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Walleye is a freshwater fish native to lakes and streams throughout the northern midwestern United States, and Canada that is extremely popular with sport fishermen. Most commercial supplies of walleye come from Lake Erie, Lake Winnipeg, Lake of the Woods, and other large Canadian lakes. In the United States, commercial fisheries are prohibited in the Great Lakes in order to protect recreational walleye fisheries, however, there is a small commercial fishery in Red Lake, Minnesota. Buyers regard walleye as one of the best-tasting freshwater fish due to its sweet, mild flavor. Because walleye has naturally opaque eyes, it’s best to judge its freshness based on the flesh and skin.
Health & Nutrition
- Total Fat1.04g
Recommended Servings per Month
- Kids 6-121
- Kids 0-51
Walleye have a slender, torpedo-shaped body that ranges in color from yellow-gold to dark olive-brown with brassy flecks on its side and a milky-white belly. They have five or more dark bands on their sides that extend upward and a white spot on their tail. Walleye have a large mouth with many sharp teeth. Walleye are named for their large, clouded eyes that point outward, which are specially adapted to low-light conditions, making them highly successful nighttime predators. Walleye can grow to be 2.5 to 3 feet in length and weigh up to 20 pounds, though the typical market size is 1-5 pounds.
Walleye reach sexual maturity between 3-5 years of age. They spawn in the late winter and early spring when waters are 42-50 degrees Fahrenheit. They spawn over rock or rubble in rivers or other shallow waters. Females can deposit over 100,000 eggs. Neither parent carries or guards the eggs in any way after spawning.
Young walleye feed on invertebrates such as fly larvae and zooplankton, but will begin to eat fish after just 1-2 months. At that point, walleye will feed on yellow perch, crayfish, minnows, and leeches.
Walleye are cool-water fish that prefer deep, quiet waters of lakes, rivers, and reservoirs. They are native to Canada, the Great Lakes, and the Missouri River basin, and are commonly stocked in these regions due to their popularity with sport fishermen.
US Fish & Wildlife Service | Minnesota Department of Natural Resources
Management of walleye populations are complex due to fisheries being located in the Great Lakes, which are managed by both the US and Canada, and inland waterways within state jurisdictions of the U.S. and Canadian provinces.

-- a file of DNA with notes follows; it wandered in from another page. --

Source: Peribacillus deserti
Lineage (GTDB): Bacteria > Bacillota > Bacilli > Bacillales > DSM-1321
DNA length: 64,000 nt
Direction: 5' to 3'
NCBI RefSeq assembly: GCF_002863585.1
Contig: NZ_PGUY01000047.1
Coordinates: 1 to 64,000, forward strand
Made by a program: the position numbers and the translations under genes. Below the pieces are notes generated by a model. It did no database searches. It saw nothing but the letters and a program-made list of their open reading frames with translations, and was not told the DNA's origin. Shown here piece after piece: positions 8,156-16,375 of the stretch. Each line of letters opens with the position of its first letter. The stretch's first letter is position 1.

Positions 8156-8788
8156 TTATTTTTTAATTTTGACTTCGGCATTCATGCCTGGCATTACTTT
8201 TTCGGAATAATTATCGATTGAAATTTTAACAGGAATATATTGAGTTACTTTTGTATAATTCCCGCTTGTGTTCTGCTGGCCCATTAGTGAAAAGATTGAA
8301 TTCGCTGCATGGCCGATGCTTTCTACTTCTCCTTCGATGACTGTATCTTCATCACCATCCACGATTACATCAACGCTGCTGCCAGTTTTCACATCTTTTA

As the Great Lakes encompass two countries, multiple states, one province, and a number of tribal lands, the management of walleye is complex. To address coordination and shared management of the resource, the United States and Canadian governments formed the Great Lakes Fishery Commission (GLFC) in 1954. The GLFC consists of four Canadian and four American commissioners who are appointed by their governments and supported by a secretariat in Ann Arbor, Michigan. In 1981, the GLFC enacted the non-binding Joint Strategic Plan for Management of Great Lakes Fisheries that has been subsequently reviewed in 1986 and last amended in 1997 in an effort to better coordinate fishery and environmental management issues in the Great Lakes.
Within the GLFC, each Great Lake has its own Lake Committee that is made up of state, provincial, and tribal representatives of the actual fishery management bodies for that lake (with additional support by various federal agencies). The GLFC and Lake Committees are not responsible for day-to-day fishery management, but rather serve as a platform to bring together multiple agencies involved in Great Lakes fisheries to better coordinate research, enforcement, stocking, quotas, and to address other fishery issues. Lake Committees were first established by the GLFC in 1965 as the mechanism for individual agencies to share information; however, it was only after the 1981 Joint Strategic Plan that these Committees became tasked with establishing fishery management goals (called Fish Community Objectives) for each lake and to set agreed-upon yearly harvest levels. They also produce a “state-of-the-lake” report every five years to summarize fishery trends and status. Lake Committees are supported by Technical Committees, which conduct stock assessments and collect fishery data, interpret science, and then make management recommendations to the Lake Committee. Any management objectives that the Lake Committees agree-upon are implemented and managed by the individual state, provincial, or tribal agencies – usually by that state’s Department of Natural Resources (DNRs). These agencies are ultimately responsible for the day-to-day management of the fishery and are responsible for issuing fishing licenses, determining harvest levels, as well as for carrying out other management actions such as establishing size, gear, and area restrictions. DNRs, as well as federal agencies like the US Coast Guard, carry out on-water and on-dock inspections and enforce management measures.
In the United States, commercial fisheries are prohibited in the Great Lakes in order to protect recreational walleye fisheries, however, there is a small commercial fishery in Red Lake, Minnesota.
Red Lakes (Minnesota):
The walleye fishery in the Red Lakes is managed jointly by the Red Lake Department of Natural Resources Fisheries Program, the Minnesota Department of Natural Resources (MNDNR), and the United States Department of the Interior Bureau of Indian Affairs (BIA). The Red Lake Fisheries Program was started in 1987 and is the responsible party for the management and conservation of fish in Chippewa Indian Reservation waters of the Upper and Lower Red Lakes. When the walleye population in the Red Lakes collapsed in the 1990s, commercial fishing was suspended and a recovery plan was put in place. The recovery plan included fry stocking, strong enforcement of the fishing ban, and a data collection program to track the health of the walleye population. The recovery plan was highly successful and the fishery was reopened in 2006, which was much earlier than anticipated. When the fishery reopened in 2006, a Harvest Plan was adopted. This Harvest Plan was recently revised in 2015. The goal of the Harvest Plan is to define safe fishing levels that will maintain the spawning population at optimal levels and facilitate the long-term maintenance of the walleye population.